7. What is your greatest success as a mom?

    Seeing them as successful adults and doing jobs that they enjoy. When you have older children you aren’t as worried about the details of their lives. The simple fact that both my children are successful and most importantly happy is truly my greatest success.

  8. Tell me about your most memorable mom fail.

    Letting my baby roll off the bed. I can remember my husband coming home and trying to ask him about it without telling him what actually happened. I said something to the effect of “do you think it would be okay if a baby fell from a meter high?”. Of course, he caught on quickly and thankfully no long term damage was done. Back then, you couldn’t just pull out your phone and google what to do which is probably both a blessing and a downfall of the time.

  9. Now tell me about your most memorable mom win.

    Raising two thoughtful, intelligent, and independent women. Toilet training was pretty good too.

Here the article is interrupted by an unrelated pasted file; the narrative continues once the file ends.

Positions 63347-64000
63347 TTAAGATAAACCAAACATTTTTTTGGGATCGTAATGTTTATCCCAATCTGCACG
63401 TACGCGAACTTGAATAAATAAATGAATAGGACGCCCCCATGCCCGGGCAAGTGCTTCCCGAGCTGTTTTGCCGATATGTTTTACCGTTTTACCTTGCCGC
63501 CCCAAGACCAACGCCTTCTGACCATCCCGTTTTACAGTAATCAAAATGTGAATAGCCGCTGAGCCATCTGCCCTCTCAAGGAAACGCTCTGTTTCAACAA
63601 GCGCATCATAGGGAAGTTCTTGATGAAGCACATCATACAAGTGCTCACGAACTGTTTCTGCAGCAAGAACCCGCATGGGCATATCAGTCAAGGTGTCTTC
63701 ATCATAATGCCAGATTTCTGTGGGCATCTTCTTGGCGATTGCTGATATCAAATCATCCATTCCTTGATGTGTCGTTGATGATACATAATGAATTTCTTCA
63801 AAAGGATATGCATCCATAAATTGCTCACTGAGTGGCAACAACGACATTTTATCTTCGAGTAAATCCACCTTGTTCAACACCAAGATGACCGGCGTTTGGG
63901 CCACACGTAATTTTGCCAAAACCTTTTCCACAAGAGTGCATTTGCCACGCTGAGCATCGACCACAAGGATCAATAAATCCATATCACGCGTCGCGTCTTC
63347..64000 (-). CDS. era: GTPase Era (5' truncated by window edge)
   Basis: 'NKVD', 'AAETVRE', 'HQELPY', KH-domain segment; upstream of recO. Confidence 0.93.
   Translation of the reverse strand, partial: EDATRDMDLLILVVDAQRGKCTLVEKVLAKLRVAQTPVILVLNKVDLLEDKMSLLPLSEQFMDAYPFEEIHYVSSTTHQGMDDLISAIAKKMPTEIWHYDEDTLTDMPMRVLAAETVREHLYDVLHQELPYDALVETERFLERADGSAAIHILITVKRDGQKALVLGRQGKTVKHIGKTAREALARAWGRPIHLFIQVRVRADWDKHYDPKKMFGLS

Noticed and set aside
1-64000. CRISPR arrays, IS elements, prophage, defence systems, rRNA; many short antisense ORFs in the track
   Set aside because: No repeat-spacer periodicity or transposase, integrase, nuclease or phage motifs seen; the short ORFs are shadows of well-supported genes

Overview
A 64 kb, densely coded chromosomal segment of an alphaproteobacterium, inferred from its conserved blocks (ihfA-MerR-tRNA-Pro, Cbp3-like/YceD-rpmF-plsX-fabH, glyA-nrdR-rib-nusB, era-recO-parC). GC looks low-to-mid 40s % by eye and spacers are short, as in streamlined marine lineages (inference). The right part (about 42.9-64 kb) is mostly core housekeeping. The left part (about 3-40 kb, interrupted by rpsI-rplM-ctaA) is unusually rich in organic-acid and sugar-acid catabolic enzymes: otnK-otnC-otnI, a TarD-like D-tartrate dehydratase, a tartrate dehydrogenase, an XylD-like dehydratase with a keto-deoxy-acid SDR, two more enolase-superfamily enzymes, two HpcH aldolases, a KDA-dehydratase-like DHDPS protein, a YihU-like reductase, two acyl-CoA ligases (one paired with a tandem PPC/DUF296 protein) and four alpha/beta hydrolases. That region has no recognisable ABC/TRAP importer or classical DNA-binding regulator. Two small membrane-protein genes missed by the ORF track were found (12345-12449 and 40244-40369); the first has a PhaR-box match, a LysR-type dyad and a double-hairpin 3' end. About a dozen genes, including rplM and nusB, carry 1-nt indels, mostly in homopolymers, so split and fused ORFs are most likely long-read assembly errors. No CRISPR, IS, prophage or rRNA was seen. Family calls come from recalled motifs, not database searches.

10. What was labour and delivery like for you?

    The first was long, slow, and steady. The second was long, then induced, then fast and furious. Getting an epidural was highly frowned upon so I had both my kids naturally. There was nothing more painful than labour. When my daughter was in labour I watched her get an epidural and saw the relief that it brought. If I could go back, I would ask for the damn epidural.

  11. What has been your favourite stage/age of parenting thus far?

    My favourite stage is now. The hard part is over and I get to enjoy my grandkids. Of course, I still worry about my kids but not in the same way you do when they are finding their own way as toddlers, kids, teens, and young adults. I know that everything within my children’s control is taken care of so I don’t have to stress about those details. Instead, I get to have fun with my grandkids. I get to assist and sometimes laugh as I watch my own daughter figure out the finer details of motherhood. While she worries and stresses I get to play and spoil!

  12. What do you believe is the biggest misconception about motherhood?